Tuesday, 31 May 2016


By: Luis, Nerea, Vero and Hanan 4ºB
Big Bend National Park TX, USA

•Type of ecosystem that it represents:
The vast majority of the Big Bend’s National Park ecosystem consists of desert, specifically the Chihuahuan desert, which shares boundaries with Mexico.The mountain ecosystem is also really present in the park, with its numerous, old mountain ranges formed millions of years ago that gather great biodiversity of species, as well as important geological evidence. The Chisos Mountains or the Sierra del Carmen are two examples of them. You can find as well impressive canyons, such as the Santa Elena canyon, and limestone cliffs within the Big Bend National Park in Texas. Another different type of ecosystem you can find in the park is the river ecosystem, thanks to Rio Grande or Río Bravo, which is the fifth longest river system in North America.

·Geographical location.
The Big Bend National Park is placed in Texas -the second largest state in USA. It is located in the boundary with Mexico, separated by the Rio Grande/ Río Bravo



The very complex geological history of the area makes the study of it really difficult, yet the different strata in the land are easily observed because of the scarce vegetation. There are very different kinds of rocks in the park from very distant times in its geological history. The oldest rocks of the park are estimated to be 500 million years old. Rock outcrops and sand dunes can as well be found in the park, and animal activity is also a necessary factor in the shaping of the land.                                       

-Structural factors:
Mountains were created due to several compression periods during the park’s history. Volcanic eruptions and faulting periods due to earthquakes also contributed to form its current stark, rocky and mountainous landscape. strata.jpg

-Lithological factors:
You can find sandstone and shale beds 300 million years old, formed when clay, gravel and sand layers were accumulated in a sea that invaded the area. Limestone layers were then formed, and limestone is currently one of the most predominant rocks throughout the Big Bend’s mountains, cliffs and canyons.

The erosion of higher areas of land caused the filling of the surrounding basins of the area. Calcite in rocks is dissolved by carbonic acid (H2CO3) and it is transported by rapid runoff. Acid rain is produced when oxygen from rainwater reacts with the minerals that contain sulphur. This acid rain is responsible for the erosion of limestone cliffs.
The characteristic reddish-brown colour of the landscape of the park is due to rust (iron oxide) produced in igneous rocks (formed during volcanic activity periods) rich in iron sulfide (pyrite), when water replaces the sulphur with oxygen.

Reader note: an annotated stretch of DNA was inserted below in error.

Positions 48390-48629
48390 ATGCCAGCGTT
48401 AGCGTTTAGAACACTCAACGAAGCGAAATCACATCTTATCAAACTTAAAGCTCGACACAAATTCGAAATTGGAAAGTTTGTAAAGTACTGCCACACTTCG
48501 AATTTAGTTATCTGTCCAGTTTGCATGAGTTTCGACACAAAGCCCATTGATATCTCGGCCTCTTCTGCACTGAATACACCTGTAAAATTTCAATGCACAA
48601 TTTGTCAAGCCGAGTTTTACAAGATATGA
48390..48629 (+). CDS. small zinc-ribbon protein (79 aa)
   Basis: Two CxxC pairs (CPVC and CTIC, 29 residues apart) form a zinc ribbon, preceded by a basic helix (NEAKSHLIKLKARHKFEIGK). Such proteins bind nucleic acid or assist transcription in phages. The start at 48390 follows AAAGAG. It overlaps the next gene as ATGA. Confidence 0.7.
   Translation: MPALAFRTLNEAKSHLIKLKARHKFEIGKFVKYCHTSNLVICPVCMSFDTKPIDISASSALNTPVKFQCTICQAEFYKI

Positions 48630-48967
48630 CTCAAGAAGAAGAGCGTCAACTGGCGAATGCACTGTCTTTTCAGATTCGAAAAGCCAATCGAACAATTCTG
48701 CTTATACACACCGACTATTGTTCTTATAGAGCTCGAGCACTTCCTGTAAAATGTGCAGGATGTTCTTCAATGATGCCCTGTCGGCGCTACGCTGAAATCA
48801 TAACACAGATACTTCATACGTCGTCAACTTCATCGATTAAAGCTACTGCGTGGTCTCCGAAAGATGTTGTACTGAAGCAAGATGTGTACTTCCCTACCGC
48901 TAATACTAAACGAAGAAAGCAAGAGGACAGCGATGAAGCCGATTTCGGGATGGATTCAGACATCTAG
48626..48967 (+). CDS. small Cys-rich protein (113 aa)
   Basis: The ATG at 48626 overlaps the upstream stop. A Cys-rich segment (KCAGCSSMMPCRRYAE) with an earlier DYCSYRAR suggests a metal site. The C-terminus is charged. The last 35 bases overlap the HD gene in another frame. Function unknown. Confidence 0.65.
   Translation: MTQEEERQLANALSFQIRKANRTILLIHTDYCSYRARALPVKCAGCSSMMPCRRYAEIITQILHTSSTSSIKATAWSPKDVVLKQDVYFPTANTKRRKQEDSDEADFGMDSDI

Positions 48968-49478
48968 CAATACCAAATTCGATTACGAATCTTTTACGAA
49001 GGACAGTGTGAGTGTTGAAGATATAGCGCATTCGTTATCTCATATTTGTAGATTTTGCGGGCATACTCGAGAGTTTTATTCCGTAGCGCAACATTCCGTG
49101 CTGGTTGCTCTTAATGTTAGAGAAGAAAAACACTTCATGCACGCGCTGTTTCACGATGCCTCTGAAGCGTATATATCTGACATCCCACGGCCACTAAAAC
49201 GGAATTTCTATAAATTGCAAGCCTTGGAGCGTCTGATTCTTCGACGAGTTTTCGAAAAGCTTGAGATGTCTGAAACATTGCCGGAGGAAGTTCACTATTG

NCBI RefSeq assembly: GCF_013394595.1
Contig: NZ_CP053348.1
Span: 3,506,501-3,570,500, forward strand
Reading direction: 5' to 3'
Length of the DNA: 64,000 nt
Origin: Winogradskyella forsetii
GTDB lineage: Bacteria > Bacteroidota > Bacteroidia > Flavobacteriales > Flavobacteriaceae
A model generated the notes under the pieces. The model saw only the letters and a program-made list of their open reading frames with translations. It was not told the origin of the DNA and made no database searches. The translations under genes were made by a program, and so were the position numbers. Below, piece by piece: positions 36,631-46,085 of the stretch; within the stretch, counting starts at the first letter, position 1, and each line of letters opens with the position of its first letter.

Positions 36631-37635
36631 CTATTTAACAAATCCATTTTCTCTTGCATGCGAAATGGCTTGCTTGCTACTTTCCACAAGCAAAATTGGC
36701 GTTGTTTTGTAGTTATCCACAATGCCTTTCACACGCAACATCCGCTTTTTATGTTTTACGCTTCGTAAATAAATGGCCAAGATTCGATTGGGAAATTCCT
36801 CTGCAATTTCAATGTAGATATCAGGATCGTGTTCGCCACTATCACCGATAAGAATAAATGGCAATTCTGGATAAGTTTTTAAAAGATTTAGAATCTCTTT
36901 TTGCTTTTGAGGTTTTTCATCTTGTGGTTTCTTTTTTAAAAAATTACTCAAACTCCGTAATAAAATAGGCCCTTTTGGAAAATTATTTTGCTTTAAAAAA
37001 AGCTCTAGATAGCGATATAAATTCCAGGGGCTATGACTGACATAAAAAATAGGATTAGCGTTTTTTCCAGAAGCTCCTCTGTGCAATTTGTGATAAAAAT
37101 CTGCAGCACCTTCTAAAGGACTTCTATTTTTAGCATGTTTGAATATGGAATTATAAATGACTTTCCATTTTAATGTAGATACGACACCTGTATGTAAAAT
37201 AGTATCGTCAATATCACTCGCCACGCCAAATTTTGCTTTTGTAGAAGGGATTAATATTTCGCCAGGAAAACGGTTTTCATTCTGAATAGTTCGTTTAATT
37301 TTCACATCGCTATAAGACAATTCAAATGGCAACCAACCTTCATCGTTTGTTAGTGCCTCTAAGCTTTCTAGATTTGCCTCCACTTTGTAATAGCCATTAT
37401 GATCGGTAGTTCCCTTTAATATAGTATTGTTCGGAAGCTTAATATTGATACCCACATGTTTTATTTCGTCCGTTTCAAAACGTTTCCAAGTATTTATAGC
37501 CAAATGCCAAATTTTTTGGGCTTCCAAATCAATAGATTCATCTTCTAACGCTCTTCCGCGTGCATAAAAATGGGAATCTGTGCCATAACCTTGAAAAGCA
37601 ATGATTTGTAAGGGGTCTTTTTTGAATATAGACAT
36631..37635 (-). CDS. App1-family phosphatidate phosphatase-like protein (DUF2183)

Many fossils from the Cretaceous period onwards have been found in the national park, such as oysters, ammonites, crocodiles or even dinosaurs.  


Spring is warm and pleasant. Summers are hot, in the desert zones temperatures could reach 100ºF (37ºC), and in the Chisos Mountains between 80ºF-90ºF (26ºC-32ºC). May and June are the hottests months. In fall the temperature decreases and winters are mild, although there are periods of freezing cold (with light snow). There is a rainy season from mid-June to October with heavy rains and possible floods. The positive side is that the rain cools down the desert zones during the afternoons and evenings. Depending on the elevation of each zone, the air changes: temperatures in the Chisos Mountains can be 20º cooler than in the Río Grande.  


As we can see we can find really different types of animals in this National park like for example we can find from cougars to rats and to coyotes.
This is a cougar. It is also known as             
                                                                the mountain lion.              
Greater roadrunner is also known as the  
                                                         chaparral cock
black-tailed jackrabbit is also known as the
                                                      American  desert hale
kangaroo rat is named like this because they      
                                                         jump in a similar way as the kangaroo
Golden eagle it belongs to the accipitridae family
The collared peccary belongs to the Tayassuidae
Coyote, it’s closest relative is the grey wolf
American black bear it is a medium sized bear native
                                                  to north america
northern tufted flycatcher  is a small passerine bird in
                                                  the tyrant flycatcher family
mexican wolf also known as the lobo

And then we have the flora of the Big Bend National Park
Pitaya, is the fruit of several cactus species
Bluebonnets  is a name given to any number of species of
                                                       the genus Lupinus
Claret cup,  is a species of hedgehog cactus known by several
                                                  common names, including Kingcup cactus
Prickly pear it is a fruit produced by the Opuntia

Yucca  is a genus of perennial shrubs and trees in the
                                                        family Asparagaceae.

Then we have the food web that shows us which living being feeds on the other.

Resources of the biocenosis:
Wikipedia for all the animals and the plants names.
For the pictures we used google images.

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